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Vladimir Putin’s Run-In With Greenpeace & Paul McCartney To Be Spotlighted In BBC Documentary Series

EXCLUSIVE: Vladimir Putin’s 10-year-old battle with a group of Greenpeace protestors that attracted the attention of none other than Paul McCartney is to be spotlighted in a BBC documentary series.

Curve Media’s On Thin Ice: Putin V Greenpeace (working title) is being positioned as the BBC’s latest box-set series and will break with tradition by airing via bitesized half-hour episodes.

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The series will follow what happened when a group of climate activists on a daring mission to disrupt Russia’s Arctic oil production unwittingly sailed into a pivotal moment in Putin’s relationship with the West in 2013.

Known as the Arctic 30, the group had wanted to film a protest and discourage an international Arctic oil rush, but they were arrested and incarcerated in a brutal Russian prison. Russian security services had been monitoring their activities and word came from the very top: the protestors would be made an example of – no one would dare get in the way of Russia’s plans for oil dominance again.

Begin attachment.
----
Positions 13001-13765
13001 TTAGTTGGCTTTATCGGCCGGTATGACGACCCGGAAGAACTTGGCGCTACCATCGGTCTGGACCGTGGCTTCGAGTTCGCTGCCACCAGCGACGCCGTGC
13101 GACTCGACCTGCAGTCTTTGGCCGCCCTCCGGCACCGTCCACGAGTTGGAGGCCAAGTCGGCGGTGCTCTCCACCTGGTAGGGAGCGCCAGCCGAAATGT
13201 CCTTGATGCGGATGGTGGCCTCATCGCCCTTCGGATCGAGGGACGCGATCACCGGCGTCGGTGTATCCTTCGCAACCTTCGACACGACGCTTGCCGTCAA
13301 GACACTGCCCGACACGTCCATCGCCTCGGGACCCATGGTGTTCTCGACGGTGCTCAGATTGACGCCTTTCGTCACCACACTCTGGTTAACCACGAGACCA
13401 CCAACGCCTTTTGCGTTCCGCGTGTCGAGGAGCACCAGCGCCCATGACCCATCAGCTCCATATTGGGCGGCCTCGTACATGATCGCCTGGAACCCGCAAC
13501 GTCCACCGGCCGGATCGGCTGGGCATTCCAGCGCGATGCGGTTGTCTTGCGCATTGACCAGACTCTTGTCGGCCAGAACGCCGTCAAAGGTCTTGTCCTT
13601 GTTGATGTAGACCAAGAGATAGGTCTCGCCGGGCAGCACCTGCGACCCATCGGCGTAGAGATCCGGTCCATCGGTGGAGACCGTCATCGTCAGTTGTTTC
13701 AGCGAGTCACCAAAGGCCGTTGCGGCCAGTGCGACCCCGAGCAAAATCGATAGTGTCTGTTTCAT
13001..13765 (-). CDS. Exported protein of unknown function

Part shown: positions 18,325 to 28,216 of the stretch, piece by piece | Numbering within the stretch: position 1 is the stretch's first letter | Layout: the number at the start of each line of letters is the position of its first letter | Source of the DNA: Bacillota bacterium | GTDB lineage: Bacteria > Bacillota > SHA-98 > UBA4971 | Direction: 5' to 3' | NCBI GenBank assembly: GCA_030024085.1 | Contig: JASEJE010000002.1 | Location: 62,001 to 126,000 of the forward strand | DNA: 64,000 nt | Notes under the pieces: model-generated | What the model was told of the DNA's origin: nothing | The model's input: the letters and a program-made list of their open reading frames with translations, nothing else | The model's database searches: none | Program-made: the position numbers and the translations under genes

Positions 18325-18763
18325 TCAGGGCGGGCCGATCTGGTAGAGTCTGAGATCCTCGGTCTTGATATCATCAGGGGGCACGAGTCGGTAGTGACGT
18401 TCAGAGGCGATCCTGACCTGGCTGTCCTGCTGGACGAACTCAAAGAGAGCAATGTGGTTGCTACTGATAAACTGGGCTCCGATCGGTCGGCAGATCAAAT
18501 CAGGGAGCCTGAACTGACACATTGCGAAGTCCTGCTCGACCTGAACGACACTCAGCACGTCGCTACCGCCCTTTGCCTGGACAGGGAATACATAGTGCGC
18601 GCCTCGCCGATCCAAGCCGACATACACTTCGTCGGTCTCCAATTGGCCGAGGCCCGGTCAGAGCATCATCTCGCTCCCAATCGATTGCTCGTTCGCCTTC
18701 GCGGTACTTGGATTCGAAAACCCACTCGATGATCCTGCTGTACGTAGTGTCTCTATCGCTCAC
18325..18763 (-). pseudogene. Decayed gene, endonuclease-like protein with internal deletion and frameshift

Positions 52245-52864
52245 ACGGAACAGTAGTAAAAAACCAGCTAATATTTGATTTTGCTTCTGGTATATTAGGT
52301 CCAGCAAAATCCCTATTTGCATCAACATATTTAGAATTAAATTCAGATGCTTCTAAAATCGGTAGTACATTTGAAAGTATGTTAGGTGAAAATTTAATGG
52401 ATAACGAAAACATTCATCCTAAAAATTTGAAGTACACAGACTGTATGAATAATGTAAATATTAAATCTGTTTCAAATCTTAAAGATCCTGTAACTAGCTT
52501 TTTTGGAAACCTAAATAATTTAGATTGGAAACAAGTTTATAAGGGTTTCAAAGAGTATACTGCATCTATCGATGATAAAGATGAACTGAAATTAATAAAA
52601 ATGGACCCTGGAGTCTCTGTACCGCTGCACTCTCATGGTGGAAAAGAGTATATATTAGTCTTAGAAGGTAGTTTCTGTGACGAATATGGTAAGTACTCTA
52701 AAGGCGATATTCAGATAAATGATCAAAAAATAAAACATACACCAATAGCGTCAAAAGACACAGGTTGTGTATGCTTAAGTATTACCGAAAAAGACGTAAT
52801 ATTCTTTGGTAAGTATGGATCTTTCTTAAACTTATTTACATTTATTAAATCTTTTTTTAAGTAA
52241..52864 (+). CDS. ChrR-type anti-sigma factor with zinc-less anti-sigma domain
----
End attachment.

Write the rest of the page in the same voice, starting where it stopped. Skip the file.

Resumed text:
The group gained the attention of The Beatles frontman, who wrote an open letter to Putin urging their release. In the letter, he referenced 1968 Beatles track “Back in the USSR” and asked for a meeting with Putin “when our schedules allow.” He had played a concert in Moscow’s Red Square in 2003.

The 28 activists and two journalists, who had been arrested under piracy and hooliganism charges, were released three months later, and subsequently their ship the Arctic Sunrise was given back.

A woman holds a Greenpeace flag and waves as Greenpeace’s Dutch-flagged Artic Sunrise ship returns to the Netherlands on August 9, 2014
A woman holds a Greenpeace flag and waves as Greenpeace’s Dutch-flagged Artic Sunrise ship returns to the Netherlands on August 9, 2014

On Thin Ice will draw on a wealth of previously unseen footage and extensive actuality filmed during and following the protest, plus cinematic reconstructions and interviews.

Sreya Biswas, the BBC’s natural history commissioning boss, said the series provides “a different way of telling a story about the natural world. “It’s a compelling environmental narrative, told in six fast-paced half-hour episodes, that’s important to hear within the current climate,” she added.

The series was commissioned by Jack Bootle, Head of Commissioning, Specialist Factual. It is executive produced by Sunshine Jackson, co-series directed by Chloe Campbell (Murder in the Pacific) and Alice McMahon-Major (Three Mothers, Two Babies and a Scandal) and produced by Clare Beavis. Commissioning editor is Biswas. ITV Studios is distributing.

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